Can Macrium rescue my Win 10?


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Terry Ryan
Terry Ryan
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A non-Macrium app did something to my Win 10 and it no longer will boot.  Goes to a blue screen that tells me my system needs repair - duh.

So I boot with my (Free version/30 day trial) rescue media and go to Fix Windows Boot Problems and fill in the Installed Windows Operating Systems box.  We get to the Boot Code Options and do the default select of all the boxes and click Finish.

Updating Partition Boot Sector appears to fail with a red X.  The others have the green check.

The system will not boot, same blue screen.  Am I sh*t out of luck?

Can't get insert image to work.  Just shows a cloud?

Thanks,
Terry
capair45
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TR - 4 December 2020 11:03 PM
A non-Macrium app did something to my Win 10 and it no longer will boot.  Goes to a blue screen that tells me my system needs repair - duh.

So I boot with my (Free version/30 day trial) rescue media and go to Fix Windows Boot Problems and fill in the Installed Windows Operating Systems box.  We get to the Boot Code Options and do the default select of all the boxes and click Finish.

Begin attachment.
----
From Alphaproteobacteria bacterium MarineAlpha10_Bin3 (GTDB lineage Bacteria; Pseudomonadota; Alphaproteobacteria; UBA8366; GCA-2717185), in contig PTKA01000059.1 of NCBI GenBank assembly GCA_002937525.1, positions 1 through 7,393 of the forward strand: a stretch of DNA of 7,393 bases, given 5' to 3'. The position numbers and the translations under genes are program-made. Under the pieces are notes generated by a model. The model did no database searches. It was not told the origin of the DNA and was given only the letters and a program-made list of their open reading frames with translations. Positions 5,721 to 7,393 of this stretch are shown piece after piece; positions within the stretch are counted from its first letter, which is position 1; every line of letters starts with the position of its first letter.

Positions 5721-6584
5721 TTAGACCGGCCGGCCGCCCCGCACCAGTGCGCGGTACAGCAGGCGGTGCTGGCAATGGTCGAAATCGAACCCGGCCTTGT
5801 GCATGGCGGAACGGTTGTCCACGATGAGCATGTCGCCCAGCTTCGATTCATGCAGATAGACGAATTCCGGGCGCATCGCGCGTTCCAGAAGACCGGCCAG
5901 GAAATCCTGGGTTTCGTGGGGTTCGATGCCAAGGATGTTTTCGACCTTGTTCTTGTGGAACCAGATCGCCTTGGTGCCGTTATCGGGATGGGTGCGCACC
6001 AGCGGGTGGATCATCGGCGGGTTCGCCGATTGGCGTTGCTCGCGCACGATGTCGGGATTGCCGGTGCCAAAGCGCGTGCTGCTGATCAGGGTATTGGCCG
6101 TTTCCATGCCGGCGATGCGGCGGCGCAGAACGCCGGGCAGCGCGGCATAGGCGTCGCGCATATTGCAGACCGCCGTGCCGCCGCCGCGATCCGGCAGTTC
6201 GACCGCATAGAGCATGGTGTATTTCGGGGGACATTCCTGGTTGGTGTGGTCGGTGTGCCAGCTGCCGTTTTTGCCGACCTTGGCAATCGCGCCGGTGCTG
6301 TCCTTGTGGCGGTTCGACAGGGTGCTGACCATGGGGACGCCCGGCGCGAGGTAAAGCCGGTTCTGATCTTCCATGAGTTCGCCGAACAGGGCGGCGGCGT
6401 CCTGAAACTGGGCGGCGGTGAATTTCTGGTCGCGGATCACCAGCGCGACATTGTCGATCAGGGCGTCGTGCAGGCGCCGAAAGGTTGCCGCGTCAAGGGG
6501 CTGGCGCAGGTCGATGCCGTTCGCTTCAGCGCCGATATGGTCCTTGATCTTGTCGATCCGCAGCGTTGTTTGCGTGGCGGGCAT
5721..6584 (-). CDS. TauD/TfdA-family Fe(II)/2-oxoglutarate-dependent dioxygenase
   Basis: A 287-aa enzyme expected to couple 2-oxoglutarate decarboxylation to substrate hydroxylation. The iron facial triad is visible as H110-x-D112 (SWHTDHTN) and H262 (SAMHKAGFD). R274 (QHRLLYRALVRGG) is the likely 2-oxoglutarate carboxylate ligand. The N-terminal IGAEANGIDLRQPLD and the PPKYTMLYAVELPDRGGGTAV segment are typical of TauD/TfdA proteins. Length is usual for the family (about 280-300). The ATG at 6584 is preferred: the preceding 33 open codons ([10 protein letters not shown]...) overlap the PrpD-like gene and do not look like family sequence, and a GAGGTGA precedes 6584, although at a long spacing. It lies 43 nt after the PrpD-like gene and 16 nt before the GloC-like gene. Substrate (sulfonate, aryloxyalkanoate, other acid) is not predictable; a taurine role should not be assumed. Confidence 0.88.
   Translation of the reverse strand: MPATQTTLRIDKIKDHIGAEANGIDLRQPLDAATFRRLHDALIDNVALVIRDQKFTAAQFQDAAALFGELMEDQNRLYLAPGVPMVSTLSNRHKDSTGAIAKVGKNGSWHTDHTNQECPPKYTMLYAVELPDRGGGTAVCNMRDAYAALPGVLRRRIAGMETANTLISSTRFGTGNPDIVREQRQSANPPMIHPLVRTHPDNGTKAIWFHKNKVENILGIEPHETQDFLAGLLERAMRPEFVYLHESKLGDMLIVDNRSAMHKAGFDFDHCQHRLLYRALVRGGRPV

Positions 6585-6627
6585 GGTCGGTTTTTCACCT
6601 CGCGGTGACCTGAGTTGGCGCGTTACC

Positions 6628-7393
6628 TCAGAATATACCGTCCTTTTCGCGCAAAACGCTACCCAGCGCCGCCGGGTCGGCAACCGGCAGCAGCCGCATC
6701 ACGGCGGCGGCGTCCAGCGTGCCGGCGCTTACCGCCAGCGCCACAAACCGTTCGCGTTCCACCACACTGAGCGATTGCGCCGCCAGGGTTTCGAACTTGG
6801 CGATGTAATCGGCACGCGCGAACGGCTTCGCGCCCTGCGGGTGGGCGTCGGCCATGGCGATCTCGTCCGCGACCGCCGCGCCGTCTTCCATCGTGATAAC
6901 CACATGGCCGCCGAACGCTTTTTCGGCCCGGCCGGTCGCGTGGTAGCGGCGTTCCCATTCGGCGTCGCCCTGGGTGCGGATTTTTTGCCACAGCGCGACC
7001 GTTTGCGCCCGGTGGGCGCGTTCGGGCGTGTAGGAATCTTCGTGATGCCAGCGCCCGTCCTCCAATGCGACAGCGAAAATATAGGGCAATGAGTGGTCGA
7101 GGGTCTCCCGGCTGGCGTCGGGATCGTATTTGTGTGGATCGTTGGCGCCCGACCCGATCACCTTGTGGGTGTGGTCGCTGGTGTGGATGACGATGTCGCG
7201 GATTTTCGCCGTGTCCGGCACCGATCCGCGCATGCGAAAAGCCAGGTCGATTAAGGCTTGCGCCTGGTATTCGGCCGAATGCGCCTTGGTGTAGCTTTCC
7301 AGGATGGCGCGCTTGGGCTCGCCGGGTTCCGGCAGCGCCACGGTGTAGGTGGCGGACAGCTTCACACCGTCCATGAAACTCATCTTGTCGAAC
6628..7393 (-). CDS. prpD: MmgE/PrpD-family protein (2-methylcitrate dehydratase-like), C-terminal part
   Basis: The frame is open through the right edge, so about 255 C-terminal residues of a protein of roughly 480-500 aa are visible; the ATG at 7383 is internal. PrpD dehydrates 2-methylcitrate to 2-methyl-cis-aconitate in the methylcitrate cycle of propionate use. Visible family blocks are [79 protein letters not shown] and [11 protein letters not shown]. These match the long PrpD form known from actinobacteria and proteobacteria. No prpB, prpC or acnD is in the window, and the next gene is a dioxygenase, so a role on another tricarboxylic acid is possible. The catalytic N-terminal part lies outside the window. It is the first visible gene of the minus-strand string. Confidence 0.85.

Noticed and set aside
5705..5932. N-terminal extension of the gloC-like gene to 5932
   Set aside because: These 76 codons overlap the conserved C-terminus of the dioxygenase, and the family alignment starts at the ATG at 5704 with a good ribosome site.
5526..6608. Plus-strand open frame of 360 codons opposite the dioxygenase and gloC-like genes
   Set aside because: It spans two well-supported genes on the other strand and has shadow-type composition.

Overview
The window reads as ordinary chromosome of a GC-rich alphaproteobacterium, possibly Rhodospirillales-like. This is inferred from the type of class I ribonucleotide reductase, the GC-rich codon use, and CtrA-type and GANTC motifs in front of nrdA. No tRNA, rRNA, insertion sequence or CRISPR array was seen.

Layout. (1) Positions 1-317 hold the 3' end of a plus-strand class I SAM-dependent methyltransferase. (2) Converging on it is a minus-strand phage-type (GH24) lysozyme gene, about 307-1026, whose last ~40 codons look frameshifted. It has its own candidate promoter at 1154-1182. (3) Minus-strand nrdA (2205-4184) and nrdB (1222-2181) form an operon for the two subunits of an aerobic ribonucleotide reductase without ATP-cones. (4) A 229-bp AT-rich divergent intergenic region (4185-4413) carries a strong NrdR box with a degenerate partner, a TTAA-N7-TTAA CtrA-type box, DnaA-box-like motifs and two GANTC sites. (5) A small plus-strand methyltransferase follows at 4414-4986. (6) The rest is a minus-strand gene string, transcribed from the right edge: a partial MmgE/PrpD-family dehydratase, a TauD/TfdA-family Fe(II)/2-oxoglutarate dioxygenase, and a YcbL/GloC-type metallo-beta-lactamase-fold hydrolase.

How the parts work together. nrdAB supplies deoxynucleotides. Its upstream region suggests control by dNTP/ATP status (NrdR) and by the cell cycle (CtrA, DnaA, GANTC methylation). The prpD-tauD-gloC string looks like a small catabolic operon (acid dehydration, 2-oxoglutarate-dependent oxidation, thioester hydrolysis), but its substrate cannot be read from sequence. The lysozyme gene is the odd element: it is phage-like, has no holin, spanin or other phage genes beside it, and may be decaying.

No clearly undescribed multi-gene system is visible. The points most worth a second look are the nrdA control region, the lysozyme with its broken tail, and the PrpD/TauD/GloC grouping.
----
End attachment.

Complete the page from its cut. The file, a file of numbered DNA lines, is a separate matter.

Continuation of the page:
Updating Partition Boot Sector appears to fail with a red X.  The others have the green check.

The system will not boot, same blue screen.  Am I sh*t out of luck?

Can't get insert image to work.  Just shows a cloud?

Thanks,
Terry


Do you have an image of that disk when things were in good shape?  If so, you should boot into rescue media and restore that image.  The Fix Boot utility is normally used after a restore when Windows will not boot.


Windows 10 Home (21H1)  Build 19043.1237
Macrium Reflect 8.0.6161
Windows Defender
Malwarebytes Premium 4.4.6


Edited 4 December 2020 11:30 PM by capair45
jphughan